Imagine H2O Addressing Water Challenges in Food Supply Chain
Agriculture is an extremely water-intensive industry, accounting for anywhere from 70 percent to 92 percent of all fresh water usage on the planet each year, which is why organizations like non-profit Imagine H2O are busy finding ways to overcome these and other challenges related to global water usage. In May, Imagine H2O launched its 5th annual Food and Agriculture Program to identify and support promising water innovations.“This program will advance innovations in how we use, supply and treat water to improve our food system,” explained the non-profit’s COO, Scott Bryan. “Catalyzing entrepreneurial water innovations is an essential step toward securing future food supply in a water constrained world.”
The program will begin accepting entries starting in October with the winners announced in March 2014. From there, the winning companies will be introduced to leading food businesses in California’s Central Valley, a major agricultural region. More information is available online at www.imagineh2o.org.
MobBucket: A Clever Smartphone App to Reduce Food Waste
The creator of MobBucket, Terence Fitzpatrick, has developed a revolutionary smartphone app to reduce perishable food waste. MobBucket is a way for retailers to promote their perishable products in real time to in-store shoppers, while simultaneously reducing food waste and saving consumers money. Once a consumer enters the market, their smartphone receives a notification and electronic coupons for perishable items, generated from a cloud-based server. This allows on the spot coupon redemption from within the store. The app is not intended as a way for retailers to move less-than-fresh produce, however. Rather, MobBucket helps retailers promote perishable goods overstock at the store level. Grocers have a financial incentive to move perishables quickly and shoppers benefit as well.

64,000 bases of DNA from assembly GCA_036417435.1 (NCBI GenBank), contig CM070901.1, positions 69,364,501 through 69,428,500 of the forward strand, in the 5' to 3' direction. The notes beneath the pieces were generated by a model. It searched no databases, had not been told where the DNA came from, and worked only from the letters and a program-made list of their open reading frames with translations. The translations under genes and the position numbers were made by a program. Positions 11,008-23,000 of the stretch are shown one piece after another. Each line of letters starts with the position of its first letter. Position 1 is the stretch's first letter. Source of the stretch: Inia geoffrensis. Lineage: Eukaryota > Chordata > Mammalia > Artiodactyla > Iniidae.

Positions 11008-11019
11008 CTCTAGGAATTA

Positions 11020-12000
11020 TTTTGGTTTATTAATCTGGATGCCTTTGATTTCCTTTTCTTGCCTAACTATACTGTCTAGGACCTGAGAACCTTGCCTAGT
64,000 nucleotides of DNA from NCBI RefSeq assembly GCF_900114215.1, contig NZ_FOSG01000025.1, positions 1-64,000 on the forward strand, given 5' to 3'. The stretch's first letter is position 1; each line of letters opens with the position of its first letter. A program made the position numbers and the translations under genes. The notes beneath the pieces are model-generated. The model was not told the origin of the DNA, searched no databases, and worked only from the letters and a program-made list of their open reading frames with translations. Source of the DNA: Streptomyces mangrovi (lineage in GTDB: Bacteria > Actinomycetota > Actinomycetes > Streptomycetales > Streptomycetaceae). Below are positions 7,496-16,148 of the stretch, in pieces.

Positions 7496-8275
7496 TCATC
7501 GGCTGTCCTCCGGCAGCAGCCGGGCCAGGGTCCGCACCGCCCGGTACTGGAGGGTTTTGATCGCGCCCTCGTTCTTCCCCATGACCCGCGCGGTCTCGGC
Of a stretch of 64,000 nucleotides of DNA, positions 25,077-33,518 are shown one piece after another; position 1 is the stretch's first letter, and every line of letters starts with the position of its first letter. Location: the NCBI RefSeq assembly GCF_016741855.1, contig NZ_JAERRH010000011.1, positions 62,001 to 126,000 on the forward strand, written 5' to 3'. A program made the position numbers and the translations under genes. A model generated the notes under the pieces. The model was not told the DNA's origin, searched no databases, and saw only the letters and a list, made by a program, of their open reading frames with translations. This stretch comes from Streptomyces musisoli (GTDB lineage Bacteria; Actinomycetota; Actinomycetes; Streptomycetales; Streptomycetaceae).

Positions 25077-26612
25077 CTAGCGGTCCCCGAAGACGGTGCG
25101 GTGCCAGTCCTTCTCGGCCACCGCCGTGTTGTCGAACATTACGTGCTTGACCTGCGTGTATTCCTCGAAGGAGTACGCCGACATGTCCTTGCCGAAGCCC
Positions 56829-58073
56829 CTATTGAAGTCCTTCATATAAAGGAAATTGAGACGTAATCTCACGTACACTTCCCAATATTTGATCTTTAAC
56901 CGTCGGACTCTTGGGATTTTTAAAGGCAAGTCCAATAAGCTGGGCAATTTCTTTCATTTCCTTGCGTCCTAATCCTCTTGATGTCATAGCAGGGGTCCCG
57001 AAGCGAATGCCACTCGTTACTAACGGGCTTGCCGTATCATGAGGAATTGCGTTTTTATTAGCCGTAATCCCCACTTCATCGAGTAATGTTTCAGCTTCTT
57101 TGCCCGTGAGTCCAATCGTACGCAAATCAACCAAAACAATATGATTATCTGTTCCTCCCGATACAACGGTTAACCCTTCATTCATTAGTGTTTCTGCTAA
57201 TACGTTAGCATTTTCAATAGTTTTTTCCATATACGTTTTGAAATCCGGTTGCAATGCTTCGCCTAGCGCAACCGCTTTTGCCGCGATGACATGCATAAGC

Currently, the MobBucket app is still in production and looking to complete financing before it becomes available for general use.
That’s a Lot of Bacon…
The $4.7 billion acquisition of global pork giant Smithfield Foods by China’s Shuanghui International Holdings Limited, announced in May, will help meet “the growing demand in China for pork by importing high-quality meat products from the United States, while continuing to serve markets in the United States and around the world,” said Shuanghui’s chairman Wan Long. China is the biggest consumer of pork in the world, and the U.S. is the biggest exporter. Last year, the U.S. exported nearly a quarter of its pork to China, the third-largest buyer of American produced pork, after Japan and Mexico.
While Smithfield Foods’ president and CEO C. Larry Pope suggested the deal is a boon for U.S. pork exports, some producers aren’t so sure. One Iowa hog farmer told a Bloomberg reporter that he is uncertain whether Shuanghui intends to use Smithfield’s expertise in genetics and processing to produce more pork in China or to produce more pork in the U.S. and export to China.
Amazon.com’s Grocery Biz Growing
Earlier this month, Amazon.com expanded its AmazonFresh online grocery business to metropolitan Los Angeles, the first expansion outside its Seattle home base, where it has operated for almost six years. Analysts say AmazonFresh probably hasn’t made a profit yet, but that could change. “If Amazon can bundle low-margin groceries and other high-margin Amazon items, it could make the economics much more compelling,” said Fiona Dias, chief strategy officer for e-commerce site ShopRunner, in a Wall Street Journal article. Meanwhile, it’s likely that future expansion of AmazonFresh would include locations such as San Francisco and Dallas-Fort Worth.